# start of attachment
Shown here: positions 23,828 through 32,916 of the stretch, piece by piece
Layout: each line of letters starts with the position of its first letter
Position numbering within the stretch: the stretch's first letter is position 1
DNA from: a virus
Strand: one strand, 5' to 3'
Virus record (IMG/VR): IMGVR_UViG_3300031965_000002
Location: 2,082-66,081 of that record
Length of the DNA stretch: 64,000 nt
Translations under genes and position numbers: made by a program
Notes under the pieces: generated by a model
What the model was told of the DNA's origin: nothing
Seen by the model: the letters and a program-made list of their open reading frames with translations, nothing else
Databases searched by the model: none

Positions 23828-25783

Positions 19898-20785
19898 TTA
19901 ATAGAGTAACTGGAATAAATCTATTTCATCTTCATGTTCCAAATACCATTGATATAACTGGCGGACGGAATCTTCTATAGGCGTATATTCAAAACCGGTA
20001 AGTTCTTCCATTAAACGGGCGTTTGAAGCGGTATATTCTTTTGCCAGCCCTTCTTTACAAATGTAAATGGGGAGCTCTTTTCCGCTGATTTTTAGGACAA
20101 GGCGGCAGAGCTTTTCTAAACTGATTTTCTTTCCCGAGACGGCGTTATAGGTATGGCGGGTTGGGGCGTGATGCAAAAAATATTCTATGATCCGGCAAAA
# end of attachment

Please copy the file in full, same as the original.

Shown here: positions 23,828 through 32,916 of the stretch, piece by piece
Layout: each line of letters starts with the position of its first letter
Position numbering within the stretch: the stretch's first letter is position 1
DNA from: a virus
Strand: one strand, 5' to 3'
Virus record (IMG/VR): IMGVR_UViG_3300031965_000002
Location: 2,082-66,081 of that record
Length of the DNA stretch: 64,000 nt
Translations under genes and position numbers: made by a program
Notes under the pieces: generated by a model
What the model was told of the DNA's origin: nothing
Seen by the model: the letters and a program-made list of their open reading frames with translations, nothing else
Databases searched by the model: none

Positions 23828-25783

Positions 19898-20785
19898 TTA
19901 ATAGAGTAACTGGAATAAATCTATTTCATCTTCATGTTCCAAATACCATTGATATAACTGGCGGACGGAATCTTCTATAGGCGTATATTCAAAACCGGTA
20001 AGTTCTTCCATTAAACGGGCGTTTGAAGCGGTATATTCTTTTGCCAGCCCTTCTTTACAAATGTAAATGGGGAGCTCTTTTCCGCTGATTTTTAGGACAA
20101 GGCGGCAGAGCTTTTCTAAACTGATTTTCTTTCCCGAGACGGCGTTATAGGTATGGCGGGTTGGGGCGTGATGCAAAAAATATTCTATGATCCGGCAAAA